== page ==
NEW BATAAN, Compostela Valley (MindaNews / 4 Dec) – For many survivors of Typhoon Pablo, especially those who lost relatives, the pain lingers even a year after.
Some of them, in fact, were in tears during the commemorative mass held at the San Roque chapel in Barangay Andap this morning attended by about 2,000 people.
Andap was the hardest hit village, where a massive debris flow that included giant boulders flattened the entire barangay, except for the church. Exactly a year ago, heavy rains brought by Typhoon Pablo spawned the flashflood that changed the landscape of this town, when the Mayo River changed its course and swathed houses and farmlands.
A total of 430 people died and 320 are still missing in the entire municipality when Pablo struck. Most of them are from Andap. All in all, Pablo claimed the lives of 1,067 Filipinos, while 834 more remain missing.
Davao Archbishop Romulo Valles, who officiated the mass, urged parishioners to remain hopeful and faithful.
At the marker, which bears the names of the dead and missing, some offered candles and prayers.
Among the missing are the husband and three children of Elena Pasignasigna, 74. She said she was in Davao City with two grandsons when the tragedy happened.
“I have to stay strong, I have to live for my two grandsons,” she said as she wiped tears.
Joseph Babag, 17, said he woke up before dawn today as he recalled his harrowing experience.
“I’m still feeling sad,” said Babag, who lost both parents and two siblings.
He was among 300 people who sought refuge at the two-story barangay health center here at the height of the typhoon. But then the health center building collapsed, and the people there swept away by the waters. Babag was among the nine who survived.
Commemoration of faith
“This is not like any other commemoration. But this a commemoration of faith,” said Valles during the mass at the newly-renovated San Roque chapel.
The archbishop said that many of survivors may have asked on that fateful day last year: “Where was God? What have God done to us? Why did He let this happen?”
Valles admitted that it is very difficult to answer.
Maybe things are clearer now, that God really didn’t abandon us. He is with us in sorrow and pain, which we still feel in our hearts until this time,” he said.
Valles pointed out that there are many factors in some tragedies that are caused by man. “And that made this world quite imperfect. The tragedy was man’s doing. Deeds that are against the designs of God.”
New Bataan parish priest Edgar Tuling believes that the denudation of the forests because of massive logging and mining may have contributed to the disaster.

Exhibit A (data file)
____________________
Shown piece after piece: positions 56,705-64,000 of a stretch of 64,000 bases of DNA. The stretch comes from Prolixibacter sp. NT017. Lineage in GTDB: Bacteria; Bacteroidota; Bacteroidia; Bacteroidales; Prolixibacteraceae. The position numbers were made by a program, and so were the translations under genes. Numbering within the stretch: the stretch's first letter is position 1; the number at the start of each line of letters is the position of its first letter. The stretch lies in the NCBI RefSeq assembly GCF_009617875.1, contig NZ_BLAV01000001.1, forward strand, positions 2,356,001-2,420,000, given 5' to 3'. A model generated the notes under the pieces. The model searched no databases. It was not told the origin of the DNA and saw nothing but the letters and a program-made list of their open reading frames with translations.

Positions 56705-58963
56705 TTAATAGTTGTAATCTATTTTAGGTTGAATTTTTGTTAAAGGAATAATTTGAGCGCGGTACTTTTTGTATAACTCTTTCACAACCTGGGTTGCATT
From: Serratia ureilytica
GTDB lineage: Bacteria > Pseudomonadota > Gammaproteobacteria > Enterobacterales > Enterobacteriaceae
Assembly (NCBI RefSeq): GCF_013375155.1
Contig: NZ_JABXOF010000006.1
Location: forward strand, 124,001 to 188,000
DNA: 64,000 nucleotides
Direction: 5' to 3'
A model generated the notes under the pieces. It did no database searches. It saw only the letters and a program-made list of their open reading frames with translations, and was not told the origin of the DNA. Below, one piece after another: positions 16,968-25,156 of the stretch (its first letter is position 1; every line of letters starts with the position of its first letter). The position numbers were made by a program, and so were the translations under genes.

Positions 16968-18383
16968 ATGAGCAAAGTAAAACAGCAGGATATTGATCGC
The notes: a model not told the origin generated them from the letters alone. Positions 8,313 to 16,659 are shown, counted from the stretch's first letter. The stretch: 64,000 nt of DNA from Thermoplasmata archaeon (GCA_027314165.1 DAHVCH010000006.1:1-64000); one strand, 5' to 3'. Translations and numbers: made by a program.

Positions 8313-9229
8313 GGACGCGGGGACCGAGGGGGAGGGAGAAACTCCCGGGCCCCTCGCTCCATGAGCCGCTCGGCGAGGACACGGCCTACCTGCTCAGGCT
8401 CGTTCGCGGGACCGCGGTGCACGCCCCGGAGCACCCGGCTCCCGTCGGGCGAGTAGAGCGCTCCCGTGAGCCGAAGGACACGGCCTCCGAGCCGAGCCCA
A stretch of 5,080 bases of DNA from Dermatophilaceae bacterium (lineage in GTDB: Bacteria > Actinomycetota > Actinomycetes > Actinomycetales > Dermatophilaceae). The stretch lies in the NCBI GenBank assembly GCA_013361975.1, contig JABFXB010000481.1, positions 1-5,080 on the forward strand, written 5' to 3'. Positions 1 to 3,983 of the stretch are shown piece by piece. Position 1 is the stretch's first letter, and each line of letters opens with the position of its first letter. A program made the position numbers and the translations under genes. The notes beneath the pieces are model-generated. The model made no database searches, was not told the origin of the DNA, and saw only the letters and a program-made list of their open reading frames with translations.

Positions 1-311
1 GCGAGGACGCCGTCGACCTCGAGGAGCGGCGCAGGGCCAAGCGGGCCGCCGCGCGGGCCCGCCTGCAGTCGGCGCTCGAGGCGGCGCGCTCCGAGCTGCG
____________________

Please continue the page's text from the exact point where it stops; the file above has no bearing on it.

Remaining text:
“One big lesson that we have learned is to take good care of our environment,” he told MindaNews. “Closer to nature, is closer to God,” he added.
Stage of recovery
Mayor Lorenzo Balbin said that it is still painful to remember what happened in his town. But he urged his constituents not to lose hope to be able to fully recover from the tragedy.
“We were given this Tower of Hope to remind us to remain hopeful amid this tragedy,” said the mayor, whose family was displaced when the flashflood hit the town proper.
He lauded the effort of the people to rise from devastation. “Let us unite to rebuild New Bataan,” the mayor told the crowd in a short program held beside the old riverbed.
Valles further reminded the residents of this town: “If this is a celebration of faith, He walked in our midst, shared our joys, shared our sorrows, shared our tears, shared with our laughter.”
“The power of love, brotherhood and sharing is far powerful than the tragedies in this life. We are thankful to God that our hearts are now burning with hope. Us who survived, let us help each other so we can rise on our feet again,” he said.
Tower of Hope
After the mass, Valles led the blessing and inauguration of the 45-foot “Tower of Hope,” a monument for those who perished in the flashflood, in front of the chapel.
The “Tower of Hope,” which was donated by several individuals, was designed by Davao City artist Kublai Milan. Made of steel, the tower resembles a flame.
Present in the commemoration were Philippine Ambassador to the Vatican Mercy Tuazon, Compostela Valley Gov. Arturo Uy, Rep. Maricar Zamora and several government officials from the province and nearby cities.